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Twisted Organ Pipes


Niccolo
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I stumbled across an article about a new Rieger organ being built for the Musiikkitalo concert hall in Finland.

The design of this new concert organ is suppose to have some novel ideas such as micro tonal registers, as well as even having a visible wind supply. But what doesn't mention the design of facade pipes which look like squiggle lines, which is not something I thought was easy to do with metal pipes.

https://urutsoimaan.fi/en/musiikkitalos-organ/

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Unlikely as it may seem, these pipes might, indeed, be able to sound. There is no acoustical reason why they shouldn't - albeit somewhat 'oddly'.

There are 'microtonal pipes' in the spec, which would chime (if that's the word) with a similar departure from organ norms.

The associated composition competition piqued my curiosity, too.

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Bit unconventional for many of the stuffy aficianados I would suspect but IMHO this design is quite visually appealing, but I do rather appreciate industrial/scrapyard art . This instrument could look rather like the workings of a brewery - but how wonderful!

I always think it a bit sad really that the craftsmens art is covered by a cover,or box, or some similar, just for the purpose of aesthetics.   Think this attitude of mine stems from seeing the " open air " instrument in Tewkesbury when I was very small.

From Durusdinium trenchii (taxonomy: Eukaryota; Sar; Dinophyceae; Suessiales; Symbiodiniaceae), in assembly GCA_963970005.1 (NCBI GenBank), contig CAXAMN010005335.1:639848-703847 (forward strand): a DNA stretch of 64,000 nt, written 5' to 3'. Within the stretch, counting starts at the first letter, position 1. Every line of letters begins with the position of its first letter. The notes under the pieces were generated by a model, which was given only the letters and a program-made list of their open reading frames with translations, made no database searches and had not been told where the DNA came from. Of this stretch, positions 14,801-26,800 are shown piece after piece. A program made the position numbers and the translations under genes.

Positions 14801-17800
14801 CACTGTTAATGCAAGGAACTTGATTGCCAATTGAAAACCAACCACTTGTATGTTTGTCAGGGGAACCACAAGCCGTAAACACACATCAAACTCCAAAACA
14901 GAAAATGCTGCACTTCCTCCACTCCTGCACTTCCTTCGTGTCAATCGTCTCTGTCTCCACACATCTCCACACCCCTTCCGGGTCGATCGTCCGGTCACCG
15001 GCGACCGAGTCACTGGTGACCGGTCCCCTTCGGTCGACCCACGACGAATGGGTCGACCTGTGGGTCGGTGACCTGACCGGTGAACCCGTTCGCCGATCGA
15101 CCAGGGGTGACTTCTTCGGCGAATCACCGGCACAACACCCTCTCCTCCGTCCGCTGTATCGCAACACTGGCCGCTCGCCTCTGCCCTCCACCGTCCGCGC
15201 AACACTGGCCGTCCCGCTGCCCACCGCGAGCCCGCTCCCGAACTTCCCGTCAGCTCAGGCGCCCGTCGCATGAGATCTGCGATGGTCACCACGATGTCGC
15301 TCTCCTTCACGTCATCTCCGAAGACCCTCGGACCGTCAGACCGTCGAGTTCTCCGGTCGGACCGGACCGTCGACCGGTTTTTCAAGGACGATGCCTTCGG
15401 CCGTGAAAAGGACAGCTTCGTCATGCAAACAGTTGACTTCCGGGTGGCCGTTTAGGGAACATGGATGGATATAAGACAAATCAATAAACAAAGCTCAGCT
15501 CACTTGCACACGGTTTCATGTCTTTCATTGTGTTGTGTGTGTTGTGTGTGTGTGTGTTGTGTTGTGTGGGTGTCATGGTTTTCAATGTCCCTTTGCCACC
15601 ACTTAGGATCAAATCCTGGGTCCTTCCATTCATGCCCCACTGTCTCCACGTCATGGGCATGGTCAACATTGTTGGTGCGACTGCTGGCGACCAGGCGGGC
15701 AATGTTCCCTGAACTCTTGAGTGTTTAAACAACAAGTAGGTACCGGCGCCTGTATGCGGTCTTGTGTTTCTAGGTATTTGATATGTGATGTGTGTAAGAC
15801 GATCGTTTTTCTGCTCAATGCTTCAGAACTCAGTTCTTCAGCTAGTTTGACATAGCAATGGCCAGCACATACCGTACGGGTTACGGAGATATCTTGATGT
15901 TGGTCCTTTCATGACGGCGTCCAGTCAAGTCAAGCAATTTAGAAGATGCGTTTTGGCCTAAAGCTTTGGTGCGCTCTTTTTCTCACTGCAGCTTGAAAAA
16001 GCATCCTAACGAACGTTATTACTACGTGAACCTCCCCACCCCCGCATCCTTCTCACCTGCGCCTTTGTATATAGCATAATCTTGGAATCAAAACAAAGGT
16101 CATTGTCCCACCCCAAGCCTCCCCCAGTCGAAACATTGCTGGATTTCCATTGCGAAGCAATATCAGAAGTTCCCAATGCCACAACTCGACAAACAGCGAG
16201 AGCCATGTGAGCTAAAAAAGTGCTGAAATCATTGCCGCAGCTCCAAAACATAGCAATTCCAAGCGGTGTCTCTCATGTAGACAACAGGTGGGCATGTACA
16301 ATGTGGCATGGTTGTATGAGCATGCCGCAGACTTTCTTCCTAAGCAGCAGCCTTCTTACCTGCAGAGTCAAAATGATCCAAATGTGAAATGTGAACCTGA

Even computers in the days when they were installed in those awful dull cream boxs` took on an artistic lease of life when years later they were housed in clear acetate housings so one could see the works.

Even my grandfather clock irks me somewhat with its mantle covering the recently restored clockwork. Think I will remove it!

 

With regards to the ability of these pipes to sound, well I am no expert here but I think my caveman knowledge of acoustics and physics extends to the fact that if you have a pipe with a clear airway and you blow into one end of it, it will sound at the other.  Many organs have pipes mitred to fit awkward spaces.

I know I sound like William Morris banging on here so, Seasons Greetings to One And All.

 

 

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At that scaling they would appear to be gambas!